Is it any wonder why the surge in digital wonders and fast-paced society is coinciding with a surge in people returning to arts and crafts?
Today, more than ever before, people are overwhelmed by their own lives. The 24/7 connection, pressures and demands of our newly created digital world has also created a need for new antidotes and therapies.
Activities such as cooking and gardening, as well as arts and crafts such as ceramics, woodwork, metal work, knitting and weaving require repetitive actions and a skill level that can always be improved upon. According to Mihaly Csikszentmihalyi, the famous psychologist who coined the term “flow state” in 1975, activities that require a balance between skill and challenge allow us to slip into “the zone,” or flow state.
Flow is the mental state of operation in which a person performing an activity is fully immersed in a feeling of energized focus, full involvement, and enjoyment in the process of the activity. In essence, flow is characterized by the complete absorption in what one does, and a resulting loss in one's sense of space and time.
There are six factors identified in the flow experience:
- Intense and focused concentration on the present moment
- Merging of action and awareness
- A loss of reflective self-consciousness
- A sense of personal control or agency over the situation or activity
- A distortion of temporal experience, one's subjective experience of time is altered
- Experience of the activity as intrinsically rewarding, also referred to as autotelic experience
Those aspects can appear independently of each other, but only in combination do they constitute a flow experience.
Watch this TED TALK where Mihaly explains more:
In recent years there have been a number of best-selling books such as The Rise of Superman and Stealing Fire that continue the discussion and latest research about flow states. (Ironically, these books are very popular in Silicon Valley, where most of our modern day stresses and distractions originate.)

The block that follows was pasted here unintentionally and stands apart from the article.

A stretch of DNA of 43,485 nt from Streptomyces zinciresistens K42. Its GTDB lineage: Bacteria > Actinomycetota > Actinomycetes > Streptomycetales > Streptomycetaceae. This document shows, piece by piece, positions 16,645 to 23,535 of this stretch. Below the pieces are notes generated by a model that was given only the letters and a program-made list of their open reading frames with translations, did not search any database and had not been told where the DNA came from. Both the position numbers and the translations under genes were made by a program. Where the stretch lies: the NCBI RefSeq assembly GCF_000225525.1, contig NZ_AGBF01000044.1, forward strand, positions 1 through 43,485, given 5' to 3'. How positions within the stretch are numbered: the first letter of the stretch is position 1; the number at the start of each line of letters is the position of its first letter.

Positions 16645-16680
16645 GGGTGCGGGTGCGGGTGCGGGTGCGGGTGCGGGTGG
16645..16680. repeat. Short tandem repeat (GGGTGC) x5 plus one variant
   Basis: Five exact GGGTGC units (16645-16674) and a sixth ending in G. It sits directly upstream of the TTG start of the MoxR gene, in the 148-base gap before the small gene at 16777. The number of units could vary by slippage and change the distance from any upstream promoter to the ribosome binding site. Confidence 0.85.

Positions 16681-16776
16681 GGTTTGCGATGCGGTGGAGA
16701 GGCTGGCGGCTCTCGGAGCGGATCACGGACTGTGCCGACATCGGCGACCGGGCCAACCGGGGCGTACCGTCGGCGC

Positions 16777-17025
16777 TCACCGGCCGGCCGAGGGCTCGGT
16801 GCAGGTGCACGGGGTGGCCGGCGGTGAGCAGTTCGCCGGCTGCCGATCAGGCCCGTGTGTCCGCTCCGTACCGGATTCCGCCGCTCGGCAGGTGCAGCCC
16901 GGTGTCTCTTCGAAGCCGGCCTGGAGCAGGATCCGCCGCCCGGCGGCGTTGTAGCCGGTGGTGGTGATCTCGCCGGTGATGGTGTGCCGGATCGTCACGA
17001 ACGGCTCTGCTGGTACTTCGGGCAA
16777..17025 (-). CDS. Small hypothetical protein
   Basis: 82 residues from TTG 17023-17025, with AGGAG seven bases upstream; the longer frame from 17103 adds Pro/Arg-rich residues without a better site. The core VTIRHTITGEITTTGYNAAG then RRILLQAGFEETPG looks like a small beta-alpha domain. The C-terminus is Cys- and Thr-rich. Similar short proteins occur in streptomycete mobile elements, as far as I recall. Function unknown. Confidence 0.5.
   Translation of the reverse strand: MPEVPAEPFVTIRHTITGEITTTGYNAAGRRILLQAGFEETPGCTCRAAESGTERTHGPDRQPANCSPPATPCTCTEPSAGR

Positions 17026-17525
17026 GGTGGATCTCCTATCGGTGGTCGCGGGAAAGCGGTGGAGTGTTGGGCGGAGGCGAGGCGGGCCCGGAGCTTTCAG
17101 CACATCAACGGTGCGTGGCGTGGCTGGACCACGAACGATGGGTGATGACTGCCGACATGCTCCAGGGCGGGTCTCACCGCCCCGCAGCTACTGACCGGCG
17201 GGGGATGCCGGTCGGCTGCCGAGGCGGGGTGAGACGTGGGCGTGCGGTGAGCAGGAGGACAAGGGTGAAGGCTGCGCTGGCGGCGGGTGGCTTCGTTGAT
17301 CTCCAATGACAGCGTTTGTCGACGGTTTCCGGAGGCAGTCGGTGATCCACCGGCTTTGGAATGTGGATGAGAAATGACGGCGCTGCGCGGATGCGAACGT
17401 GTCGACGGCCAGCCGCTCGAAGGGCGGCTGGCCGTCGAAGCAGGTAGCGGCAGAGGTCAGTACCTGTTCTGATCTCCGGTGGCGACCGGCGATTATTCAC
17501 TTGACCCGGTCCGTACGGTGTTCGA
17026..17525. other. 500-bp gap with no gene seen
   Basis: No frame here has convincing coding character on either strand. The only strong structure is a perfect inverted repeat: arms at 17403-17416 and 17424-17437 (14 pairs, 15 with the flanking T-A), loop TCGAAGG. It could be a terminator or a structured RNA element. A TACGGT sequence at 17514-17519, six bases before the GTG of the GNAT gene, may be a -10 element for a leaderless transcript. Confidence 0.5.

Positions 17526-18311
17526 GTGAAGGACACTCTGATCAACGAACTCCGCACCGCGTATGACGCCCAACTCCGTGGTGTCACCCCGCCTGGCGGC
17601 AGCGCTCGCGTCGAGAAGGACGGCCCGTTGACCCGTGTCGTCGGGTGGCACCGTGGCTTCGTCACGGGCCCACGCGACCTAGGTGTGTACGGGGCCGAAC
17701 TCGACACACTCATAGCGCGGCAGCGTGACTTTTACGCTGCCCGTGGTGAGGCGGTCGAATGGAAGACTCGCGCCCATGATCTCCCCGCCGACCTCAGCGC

The history of craft as therapy
Arts and crafts activities have been a core part of occupational therapy, which emerged as a mental health field around the end of WWI in response to the needs of returning soldiers. Those suffering from Post-Traumatic Stress Disorder (or “shell shock” as it was previously known) found great comfort in knitting, basket weaving, and other craft activities.
This connection between craft and wellness already existed in ancient times, notably in some Eastern religions such as Buddhism.
Having lost touch with our handmade traditions, today’s modern societies have been re-discovering the connection between craft, body and mind throughout the last century. Art therapy was officially founded as an independent science in the United States in the late 1960’s.
Craft in Science
The research into the physical and mental health benefits of craft remains largely qualitative and based on self-reporting. More scientific studies are needed to support research and funding.
That said, here are a couple examples where crafting has shown positive results.
In studies of people with chronic fatigue syndrome (CFS/ME), depression and other long-term health problems, textile crafts were found to increase sufferers’ self-esteem, their engagement with the wider world, and increase their personal sense of well-being and their ability to live positively with their condition.
A large-scale international online survey of knitters found respondents reported they derived a wide range of perceived psychological benefits from the practice: relaxation; relief from stress; a sense of accomplishment; connection to tradition; increased happiness; reduced anxiety; enhanced confidence, as well as cognitive abilities (improved memory, concentration and ability to think through problems).
Crafting and community
What links many studies on the health benefits of crafting, is that while crafting seems to be a relatively private activity, the benefits substantially arise from the social connections that craft enables.
One of the great things about a craft practice is precisely that it can be both solitary and collective—it’s up to the individual to decide.
For the shy, the ill, or those suffering from various forms of social anxiety, this control, along with the capacity to draw away from their discomfort and instead focus on the process of making, is a much valued quality of their craft practice.